Travails of Climate Change | THISDAYLIVE

While Nigeria dithers on taking concerted action to combat climate change, its impact on the nation’s economy is unmistakable. For instance, women farmers who constitute 70 to 80 percent of the agriculture labour force in the country are at the mercy of climate change, with a resultant effect on food security. Governments have at best been indifferent. In this special report, Omolabake Fasogbon x-rays the travails of women farmers in Lagos state and Nigeria as a whole, noting that they are hardly ever captured in key agriculture decisions and policies

A critical examination of Lagos State, Nigeria’s commercial capital, and Africa’s 6th largest economy, presents a classical case of irony when viewed in the context of one of the most important vocations for the survival of humanity – agriculture.

Although surrounded by water, the state still suffers from water shortages while it naturally remains vulnerable to flooding due to rising sea levels.

There is hardly any group or business mostly affected by scarcity of water and the ravages of climate change in Lagos than farmers, whose trade essentially thrives on availability of water, which underpins arable land. The situation, among other climate issues, has made farming unattractive and economically unviable for smallholder women farmers, who are equally constrained by other challenges such as access to land, inputs and finance as well as untargeted government policies.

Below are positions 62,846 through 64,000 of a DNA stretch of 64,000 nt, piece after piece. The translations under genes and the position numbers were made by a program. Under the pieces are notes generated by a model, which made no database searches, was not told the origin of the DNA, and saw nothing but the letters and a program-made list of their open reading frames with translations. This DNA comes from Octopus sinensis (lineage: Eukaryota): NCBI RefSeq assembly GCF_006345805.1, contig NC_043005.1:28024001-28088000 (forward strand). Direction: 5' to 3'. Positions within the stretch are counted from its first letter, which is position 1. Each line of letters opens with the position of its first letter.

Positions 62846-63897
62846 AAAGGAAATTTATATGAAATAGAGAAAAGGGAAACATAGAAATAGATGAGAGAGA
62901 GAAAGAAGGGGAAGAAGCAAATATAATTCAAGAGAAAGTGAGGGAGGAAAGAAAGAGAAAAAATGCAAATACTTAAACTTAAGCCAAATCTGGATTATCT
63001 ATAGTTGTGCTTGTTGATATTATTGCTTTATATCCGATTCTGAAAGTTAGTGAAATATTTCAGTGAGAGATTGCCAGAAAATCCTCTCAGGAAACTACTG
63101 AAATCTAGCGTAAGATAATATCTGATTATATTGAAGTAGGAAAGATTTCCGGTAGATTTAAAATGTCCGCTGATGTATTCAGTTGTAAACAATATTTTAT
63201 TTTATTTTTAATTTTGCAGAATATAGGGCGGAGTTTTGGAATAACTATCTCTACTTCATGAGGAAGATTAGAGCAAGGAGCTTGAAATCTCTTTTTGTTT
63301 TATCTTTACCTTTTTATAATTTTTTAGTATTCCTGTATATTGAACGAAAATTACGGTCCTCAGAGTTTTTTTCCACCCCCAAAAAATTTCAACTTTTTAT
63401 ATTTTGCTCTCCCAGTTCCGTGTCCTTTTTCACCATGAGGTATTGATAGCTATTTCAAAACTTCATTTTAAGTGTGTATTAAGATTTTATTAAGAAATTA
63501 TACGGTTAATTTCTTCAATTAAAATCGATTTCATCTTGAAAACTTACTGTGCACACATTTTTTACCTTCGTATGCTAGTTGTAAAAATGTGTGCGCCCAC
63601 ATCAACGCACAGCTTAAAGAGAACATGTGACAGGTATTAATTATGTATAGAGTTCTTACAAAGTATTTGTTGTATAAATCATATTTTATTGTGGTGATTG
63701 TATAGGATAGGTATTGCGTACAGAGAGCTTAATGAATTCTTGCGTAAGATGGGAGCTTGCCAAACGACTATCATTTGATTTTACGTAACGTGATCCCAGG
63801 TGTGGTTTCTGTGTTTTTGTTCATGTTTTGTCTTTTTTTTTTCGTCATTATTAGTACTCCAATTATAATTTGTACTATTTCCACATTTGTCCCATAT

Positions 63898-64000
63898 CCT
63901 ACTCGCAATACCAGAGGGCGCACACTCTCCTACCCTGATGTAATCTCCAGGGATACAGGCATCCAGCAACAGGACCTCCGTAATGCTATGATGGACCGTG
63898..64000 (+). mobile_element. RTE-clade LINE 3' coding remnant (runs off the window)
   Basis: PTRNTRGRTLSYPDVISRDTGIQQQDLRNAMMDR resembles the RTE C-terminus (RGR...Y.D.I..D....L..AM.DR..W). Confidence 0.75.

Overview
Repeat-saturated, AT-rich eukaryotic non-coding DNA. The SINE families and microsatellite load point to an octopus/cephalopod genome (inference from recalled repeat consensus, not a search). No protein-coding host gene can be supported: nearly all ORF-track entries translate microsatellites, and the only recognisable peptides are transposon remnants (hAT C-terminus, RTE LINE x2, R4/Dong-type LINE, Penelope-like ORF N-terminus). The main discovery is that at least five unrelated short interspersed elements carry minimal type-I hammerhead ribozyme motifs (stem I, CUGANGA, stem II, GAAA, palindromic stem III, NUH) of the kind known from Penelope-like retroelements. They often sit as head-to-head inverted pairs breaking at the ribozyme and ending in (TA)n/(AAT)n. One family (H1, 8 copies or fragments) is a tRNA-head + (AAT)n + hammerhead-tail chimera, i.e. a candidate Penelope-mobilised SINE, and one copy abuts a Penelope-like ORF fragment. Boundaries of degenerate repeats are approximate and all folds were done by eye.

Climate change, which manifests as flood, drought, erratic rainfall patterns as well as extreme heat and high temperature and their attendant results, such as pest and disease outbreak, has made agricultural development more challenging, its effect reflecting on the nation’s Gross Domestic Product (GDP).

Lagos and Climate Change

Lagos is considered one of the most vulnerable states in Nigeria to rising sea levels and flooding. With an estimated population of over 24 million, the state caters to more than 10 per cent of Nigeria’s population (200 million) on a landmass of 0.4 per cent.

Latest reports predict an increase in the intensity of rainfall in Lagos state. A research led by marine physicist at the UK’s National Oceanography Centre, Svetlana Jevrejeva, foresees a 90cm of sea level rise by 2100 in Lagos, if global warming exceeds 2C.

The Lagos State government, in April 2020, warned of a high intensity of rainfall of 261 days with attendant flooding across the state this year. The state’s Commissioner for Environment and Water Resources, Tunji Bello, gave the warning during a briefing on the 2021 Seasonal Climate Predictions, and Socio-Economic implications for Lagos State.

He said, “Generally, the Seasonal Climate Prediction for Lagos State signifies that on-set dates ranged between March 17 in the earliest, and April 6, while the season-ending may range between November 20 and December 5, 2021. The connotation is that Lagos State shall experience a rainy season of 238-261 days, while the maximum annual rainfall amount is predicted to be 1,747mm.